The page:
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Table 4-3. - Average Concrete Masonry Units and Mortar Per 100 Sq Ft of wall

required for every 100 square feet of a concrete in this masonry wall.

NOTE: Actual wall length is measured from the outside edge to outside edge of units and equals the nominal length minus 3/8" (one mortar joint).

NOTE: For concrete masonry units 7 5/8" and 3 5/8" in height laid with 3/8" mortar joints. Height is measured from center to center of mortar joints.

NOTE: Mortar is based on 3/8" joint with a face-shell mortar bed and 10% allowance for waste.

As a Builder, you might find yourself in the field without the tables handy. To solve that problem, we will cover two methods for estimating concrete masonry units (CMUs) without the tables. The first method is CHASING THE BOND, which is using the 3/4 rule and the 3/2 rule. Remember when estimating, always use OUTSIDE measurements to calculate the number of blocks required per course. In most Seabee construction, 8-inch by 8-inch by 16-inch block is used. Using the 3/4 rule (three full block per 4 feet in length) or .75, multiply the length of the wall by .75. For example, a retaining wall that is 10 feet high by 100 feet in length (1,000 sf) will require 75 block for the first course.

Length of course in feet x rule 3/4 = number of CMU per course

Using the 3/2 rule (three full block per 2 feet in height), multiply the height of the wall by 1.5. For example, the height of the retaining wall is 10 feet. Multiply (10) by the rule 3/2 (1.5) which will equal 15 block high (courses high). See the following formula:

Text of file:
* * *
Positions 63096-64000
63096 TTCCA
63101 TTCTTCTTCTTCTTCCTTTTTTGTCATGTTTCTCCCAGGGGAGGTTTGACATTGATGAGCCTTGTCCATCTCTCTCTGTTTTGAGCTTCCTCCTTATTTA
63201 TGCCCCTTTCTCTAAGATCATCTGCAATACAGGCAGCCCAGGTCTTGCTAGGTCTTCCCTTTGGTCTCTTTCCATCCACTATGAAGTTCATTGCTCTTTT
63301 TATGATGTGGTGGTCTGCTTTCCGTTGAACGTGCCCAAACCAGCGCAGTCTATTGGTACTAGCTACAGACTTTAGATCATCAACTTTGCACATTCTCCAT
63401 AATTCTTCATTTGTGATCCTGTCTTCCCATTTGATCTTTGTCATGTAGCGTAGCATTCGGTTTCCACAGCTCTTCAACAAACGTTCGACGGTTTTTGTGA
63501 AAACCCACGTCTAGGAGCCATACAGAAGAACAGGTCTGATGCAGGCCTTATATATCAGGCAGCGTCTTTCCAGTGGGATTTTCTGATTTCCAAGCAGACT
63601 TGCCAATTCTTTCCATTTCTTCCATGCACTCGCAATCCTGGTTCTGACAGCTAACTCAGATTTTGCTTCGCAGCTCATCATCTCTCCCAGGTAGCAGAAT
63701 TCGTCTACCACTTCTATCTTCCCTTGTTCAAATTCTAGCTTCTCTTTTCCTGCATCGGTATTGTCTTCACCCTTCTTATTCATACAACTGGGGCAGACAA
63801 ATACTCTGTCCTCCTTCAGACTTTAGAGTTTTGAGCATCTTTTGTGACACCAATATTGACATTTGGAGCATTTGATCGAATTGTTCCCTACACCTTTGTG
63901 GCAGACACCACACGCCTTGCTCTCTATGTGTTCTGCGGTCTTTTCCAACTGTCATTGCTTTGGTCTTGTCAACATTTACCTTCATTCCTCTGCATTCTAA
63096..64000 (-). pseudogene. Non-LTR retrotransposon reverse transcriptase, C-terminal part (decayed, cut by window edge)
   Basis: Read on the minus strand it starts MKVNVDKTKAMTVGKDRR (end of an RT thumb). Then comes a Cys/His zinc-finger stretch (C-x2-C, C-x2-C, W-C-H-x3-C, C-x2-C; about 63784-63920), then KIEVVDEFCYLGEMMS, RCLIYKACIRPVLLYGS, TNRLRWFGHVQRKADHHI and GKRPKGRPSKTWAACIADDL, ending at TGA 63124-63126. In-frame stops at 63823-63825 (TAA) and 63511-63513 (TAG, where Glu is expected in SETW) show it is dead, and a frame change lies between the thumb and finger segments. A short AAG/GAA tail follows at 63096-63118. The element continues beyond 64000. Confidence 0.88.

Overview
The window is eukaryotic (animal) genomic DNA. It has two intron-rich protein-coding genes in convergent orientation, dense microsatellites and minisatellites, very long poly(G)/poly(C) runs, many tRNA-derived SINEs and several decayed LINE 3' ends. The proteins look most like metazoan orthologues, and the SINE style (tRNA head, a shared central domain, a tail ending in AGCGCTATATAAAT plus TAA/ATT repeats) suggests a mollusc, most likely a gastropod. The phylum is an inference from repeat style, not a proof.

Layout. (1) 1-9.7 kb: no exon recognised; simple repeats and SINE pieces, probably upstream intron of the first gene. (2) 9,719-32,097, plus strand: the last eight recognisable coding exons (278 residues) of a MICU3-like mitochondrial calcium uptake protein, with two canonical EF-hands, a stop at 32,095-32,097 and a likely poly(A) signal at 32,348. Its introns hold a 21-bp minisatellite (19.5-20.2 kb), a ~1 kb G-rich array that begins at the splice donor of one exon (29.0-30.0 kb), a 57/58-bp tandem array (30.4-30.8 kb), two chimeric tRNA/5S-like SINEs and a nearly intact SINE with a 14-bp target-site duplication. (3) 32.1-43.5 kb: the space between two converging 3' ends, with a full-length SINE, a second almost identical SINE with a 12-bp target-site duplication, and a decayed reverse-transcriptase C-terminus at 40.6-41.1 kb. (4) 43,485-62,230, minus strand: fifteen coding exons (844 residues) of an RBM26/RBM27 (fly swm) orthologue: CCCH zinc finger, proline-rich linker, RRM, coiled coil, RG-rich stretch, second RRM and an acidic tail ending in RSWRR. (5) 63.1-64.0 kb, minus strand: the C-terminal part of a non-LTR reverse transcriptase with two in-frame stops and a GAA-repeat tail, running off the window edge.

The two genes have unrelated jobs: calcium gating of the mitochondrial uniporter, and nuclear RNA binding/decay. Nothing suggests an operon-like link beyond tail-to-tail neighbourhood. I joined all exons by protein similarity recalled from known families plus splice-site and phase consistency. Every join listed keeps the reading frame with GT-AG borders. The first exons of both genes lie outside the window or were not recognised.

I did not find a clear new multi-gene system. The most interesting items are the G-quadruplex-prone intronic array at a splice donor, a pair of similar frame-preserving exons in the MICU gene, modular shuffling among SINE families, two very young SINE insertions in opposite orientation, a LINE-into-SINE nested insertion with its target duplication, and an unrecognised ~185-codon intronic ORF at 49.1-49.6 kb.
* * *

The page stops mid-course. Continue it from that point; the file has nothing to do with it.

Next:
Height of wall in feet x rule 3/2 = courses high

Then, to find the total number of full block (FB) in the retaining wall, multiply the number of block in length by the number of block in height, which, example, is 75 CMUs in length times 15 courses high, which equals 1,125 (FB). Let's take another example:

Given: A building 20-feet long by 8-feet wide by 8-feet high

.75 x 20 x 2 (sides) = 30 (8" x 8" x 16" block)

.75 x 8 x 2 (sides) = 12 (8" x 8" x 16" block)

Or you can find the total linear feet (LF) of the building and multiply by .75.

20 x 2 (sides) + 8 x 2 (sides) = 56 LF

56 x .75 =42 FB

1.5 x 8 = 12 courses high

42 FB x 12 courses = 504 total FB

The second method of estimating CMU is theSQUARE FOOT METHOD. It is usually the quickestand simplest method but NOT the most accurate. However, you, the estimator, will use this method quite frequently. Remember in the first example, the retaining wall was 10 feet high and 100 feet in length. All you do is multiply L x H = SF in this example; the answer is 1,000 square feet (SF). To find the number of 8" x 8" x 16" block required, you must determine the square footage of one CMU which is .89 SF per block. Next, you divide 1,000 SF by .89 SF/CMU which equals 1,124 FB. You calculated the block for 1,000 SF and the difference was (1) less block figuring by the SF method. See the following formula:

Total SF divided by SF/CMU = total number of CMU

Now calculate the 20 ft x 20 ft x 8 ft building:

20 x 8 = 160 SF x 2 (sides) = 320 SF

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